Medium length note…hopefully.

I got some of my Tillerman Targets for my birthday. I’ve had 35% oxidized and Fenghuang Village Dong Dings before and frickin’ love them, and needed to have some even if it was just a sample. I hesitated getting this one because it was a woppin’ $13 for 1/2 oz….yikes, but I know I’d enjoy it. The free shipping in the U.S. and the price of the other teas made me decide yes since I only got samples.

I will be honest and kinda messed up the brews. I used close to 3-4 grams in 5 oz and brewed it western to save some leave due to how pricy it is. Thankfully, the tea was still forgiving after about 3 minutes in steep one. Most of the flavor was absorbed in this cup. The aroma was fairly subtle with all the usual notes you’d expect from a high mountain, but the flavor leans more into nuts and with some slight fruits. Steep one began with the macademia note, transitions into coconut, butter, lightly cooked fresh vegetables, and then into a weird floral fruity mix of peach and cream creating an interesting sensation on the roof of my mouth, coating my sinuses.

I haven’t had sinusy tea in a while, so this was a treat. The remaining steeps were improvised increments of 30 seconds, increasing the steeping time and increasing some lemongrass and curd in the later steeps. It only lasted about 6 cups before it got to generic.

So while this tea fits every parameter I like hitting the flexibility of a tea you can be kinda neglectful and still be good, I’m not going to rate it yet. I need to do it gong fu before I decide. I definitely like it, but I’ve had some traditionally oxidised Dong Ding that I’ve liked equally for cheaper. Price and longevity are the biggest things bugging me about it.

I hope that Gong Fu blows me away. Unfortunately, higher unroasted Dong Dings have been harder to come by than they used to be and some of the Dong Dings I’ve had for the last three years haven’t matched the 2014 and 2015 seasons I’ve had. To think about it, I think I’ve had tea from this producer before….This tea does match those, but I wonder if the fact that the practice has been fading is the reason why the tea has become more expensive. Though I could be totally wrong. I’d be happy to have some knowledge drops in the comments.

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First Off, Current Targets:

Whispering Pines Alice
Good Luxurious Work Teas
Wang Family’s Jasmine Shanlinxi
Spring, Winter Taiwan High Mountain Oolongs

Dislikes: Heavy Tannin, Astringency, Bitterness, or Fake Flavor, Overly herby herbal or aged teas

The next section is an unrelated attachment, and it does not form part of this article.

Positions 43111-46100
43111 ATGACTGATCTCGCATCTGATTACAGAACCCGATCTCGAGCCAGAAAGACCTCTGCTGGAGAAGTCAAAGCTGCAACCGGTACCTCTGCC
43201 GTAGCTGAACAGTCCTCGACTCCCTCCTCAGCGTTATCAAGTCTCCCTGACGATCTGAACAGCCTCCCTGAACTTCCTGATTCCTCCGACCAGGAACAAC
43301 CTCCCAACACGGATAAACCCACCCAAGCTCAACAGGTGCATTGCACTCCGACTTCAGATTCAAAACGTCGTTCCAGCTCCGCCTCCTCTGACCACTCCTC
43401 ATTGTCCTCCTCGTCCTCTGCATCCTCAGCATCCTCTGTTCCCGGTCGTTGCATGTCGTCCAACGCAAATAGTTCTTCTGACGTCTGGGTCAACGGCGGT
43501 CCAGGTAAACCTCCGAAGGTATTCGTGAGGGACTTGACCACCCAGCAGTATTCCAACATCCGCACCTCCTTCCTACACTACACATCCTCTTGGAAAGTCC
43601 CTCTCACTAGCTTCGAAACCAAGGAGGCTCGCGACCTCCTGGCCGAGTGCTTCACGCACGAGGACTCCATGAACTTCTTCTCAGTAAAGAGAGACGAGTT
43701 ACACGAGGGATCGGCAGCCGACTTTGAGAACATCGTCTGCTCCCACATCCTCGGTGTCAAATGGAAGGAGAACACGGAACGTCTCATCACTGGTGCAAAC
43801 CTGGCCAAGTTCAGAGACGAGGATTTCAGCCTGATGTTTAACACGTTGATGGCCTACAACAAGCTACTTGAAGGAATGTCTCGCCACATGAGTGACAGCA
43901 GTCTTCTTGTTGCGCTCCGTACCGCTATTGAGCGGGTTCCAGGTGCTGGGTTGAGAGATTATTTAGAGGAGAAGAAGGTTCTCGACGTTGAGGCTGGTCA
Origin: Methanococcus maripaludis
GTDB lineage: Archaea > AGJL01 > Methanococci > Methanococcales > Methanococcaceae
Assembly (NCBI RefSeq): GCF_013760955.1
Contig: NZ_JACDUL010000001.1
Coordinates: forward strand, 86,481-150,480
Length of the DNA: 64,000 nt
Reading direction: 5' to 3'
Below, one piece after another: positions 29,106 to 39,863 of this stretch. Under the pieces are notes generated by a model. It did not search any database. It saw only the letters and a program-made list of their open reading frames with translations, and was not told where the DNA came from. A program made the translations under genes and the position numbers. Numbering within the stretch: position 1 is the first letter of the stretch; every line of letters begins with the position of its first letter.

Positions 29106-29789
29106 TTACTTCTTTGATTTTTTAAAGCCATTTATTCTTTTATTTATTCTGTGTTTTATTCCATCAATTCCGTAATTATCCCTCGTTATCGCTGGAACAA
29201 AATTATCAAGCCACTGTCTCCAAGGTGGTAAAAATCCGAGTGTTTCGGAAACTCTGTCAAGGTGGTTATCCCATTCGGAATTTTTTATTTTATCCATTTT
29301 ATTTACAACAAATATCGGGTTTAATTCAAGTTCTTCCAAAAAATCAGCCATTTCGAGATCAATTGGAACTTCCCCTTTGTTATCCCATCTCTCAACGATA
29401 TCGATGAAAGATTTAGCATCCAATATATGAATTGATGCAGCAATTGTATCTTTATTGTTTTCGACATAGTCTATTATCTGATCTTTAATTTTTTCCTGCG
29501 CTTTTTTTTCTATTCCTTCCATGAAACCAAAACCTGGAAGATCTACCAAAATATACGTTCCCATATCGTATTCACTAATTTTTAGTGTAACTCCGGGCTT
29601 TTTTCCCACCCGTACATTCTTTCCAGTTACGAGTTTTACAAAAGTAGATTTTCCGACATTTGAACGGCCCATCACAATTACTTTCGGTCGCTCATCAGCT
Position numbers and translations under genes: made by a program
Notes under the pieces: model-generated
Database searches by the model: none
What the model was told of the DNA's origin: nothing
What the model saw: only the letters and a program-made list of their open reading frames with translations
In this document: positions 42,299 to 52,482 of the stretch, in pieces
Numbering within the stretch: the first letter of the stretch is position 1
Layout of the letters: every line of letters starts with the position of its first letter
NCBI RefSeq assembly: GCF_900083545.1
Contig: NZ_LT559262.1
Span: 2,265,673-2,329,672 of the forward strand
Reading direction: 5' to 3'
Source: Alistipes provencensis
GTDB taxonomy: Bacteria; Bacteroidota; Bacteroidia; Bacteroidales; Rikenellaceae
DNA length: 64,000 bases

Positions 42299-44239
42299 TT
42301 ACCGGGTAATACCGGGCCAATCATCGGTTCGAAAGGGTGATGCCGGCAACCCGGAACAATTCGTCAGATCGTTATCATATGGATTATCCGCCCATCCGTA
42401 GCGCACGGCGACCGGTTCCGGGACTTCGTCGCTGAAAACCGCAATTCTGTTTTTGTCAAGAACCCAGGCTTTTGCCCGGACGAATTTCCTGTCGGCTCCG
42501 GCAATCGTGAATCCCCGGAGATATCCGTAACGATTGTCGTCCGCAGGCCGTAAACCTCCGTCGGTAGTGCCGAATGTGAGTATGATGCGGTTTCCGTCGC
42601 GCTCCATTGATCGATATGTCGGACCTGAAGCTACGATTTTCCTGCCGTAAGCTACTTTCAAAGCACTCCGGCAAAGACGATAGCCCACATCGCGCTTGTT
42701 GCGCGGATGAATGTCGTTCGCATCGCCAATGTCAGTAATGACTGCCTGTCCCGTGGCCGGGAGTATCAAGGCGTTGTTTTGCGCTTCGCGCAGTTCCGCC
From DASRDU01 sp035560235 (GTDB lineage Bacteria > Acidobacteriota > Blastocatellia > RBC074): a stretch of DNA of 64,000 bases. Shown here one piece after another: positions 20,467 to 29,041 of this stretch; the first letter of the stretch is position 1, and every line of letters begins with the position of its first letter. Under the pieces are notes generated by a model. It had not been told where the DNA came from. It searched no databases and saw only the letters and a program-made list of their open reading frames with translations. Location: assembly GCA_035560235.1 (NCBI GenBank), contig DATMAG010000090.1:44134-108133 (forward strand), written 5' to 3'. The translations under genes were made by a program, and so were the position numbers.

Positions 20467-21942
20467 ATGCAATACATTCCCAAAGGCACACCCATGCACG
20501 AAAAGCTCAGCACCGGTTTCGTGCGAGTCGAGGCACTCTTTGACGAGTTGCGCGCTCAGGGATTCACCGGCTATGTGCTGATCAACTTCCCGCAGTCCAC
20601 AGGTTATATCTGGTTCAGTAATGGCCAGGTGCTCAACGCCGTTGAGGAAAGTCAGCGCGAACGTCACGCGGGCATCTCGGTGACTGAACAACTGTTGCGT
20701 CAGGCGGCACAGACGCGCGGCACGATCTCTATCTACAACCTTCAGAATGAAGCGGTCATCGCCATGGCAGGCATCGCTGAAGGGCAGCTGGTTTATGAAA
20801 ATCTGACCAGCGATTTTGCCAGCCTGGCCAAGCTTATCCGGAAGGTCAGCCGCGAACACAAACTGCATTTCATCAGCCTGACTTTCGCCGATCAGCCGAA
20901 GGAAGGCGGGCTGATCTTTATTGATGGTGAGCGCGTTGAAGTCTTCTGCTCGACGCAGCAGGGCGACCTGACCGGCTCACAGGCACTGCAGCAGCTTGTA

Picky with: Higher Oxidation Oolongs, Red Oolongs (Some I love, others give me headaches or are almost too sweet), Mint Teas

Currently, my stash is overflowing. Among my favorites are What-Cha’s Lishan Black, Amber Gaba Oolong, Lishan Oolong, Qilan Oolong, White Rhino, Kenya Silver Needle, Tong Mu Lapsang Black (Unsmoked); Whispering Pines Alice, Taiwanese Assam, Wang’s Shanlinxi, Cuifeng, Dayuling, Jasmine Shan Lin Xi; Beautiful Taiwan Tea Co.“Old Style” Dong Ding, Mandala Milk Oolong; Paru’s Milk Oolong


I am an MSU graduate, and current alternative ed. high school social studies and history teacher. I formerly minored in anthropology, and I love Egyptian and classical history. I love to read, write, draw, paint, sculpt, fence(with a sword), practice calisthenics on rings, lift weights, workout, relax, and drink a cuppa tea…or twenty.

I’ve been drinking green and black teas ever since I was little living in Hawaii. Eastern Asian influence was prominent with my friends and where I grew up, so I’ve been exposed to some tea culture at a young age. I’ve come a long way since I began on steepster and now drink most teas gong fu, especially oolong. Any tea that is naturally creamy, fruity, or sweet without a lot of added flavoring ranks as a must have for me. I also love black teas and dark oolongs with the elusive “cocoa” note. My favorites are lighter Earl Greys, some white teas like What-Cha’s Kenyan offerings, most Hong-Cha’s, darker Darjeelings, almost anything from Nepal, Green Shan Lin Xi’s, and Greener Dong Dings. I’m in the process of trying Alishan’s. I also tend to really enjoy Yunnan Black or Red teas and white teas. I’m pickier with other teas like chamomile, green teas, and Masalas among several.

I used to give ratings, but now I only rate teas that have a strong impression on me. If I really like it, I’ll write it down.

I’ll enjoy a tea almost no matter what, even if the purpose is more medicinal, for it is my truest vice and addiction.


Michigan, USA

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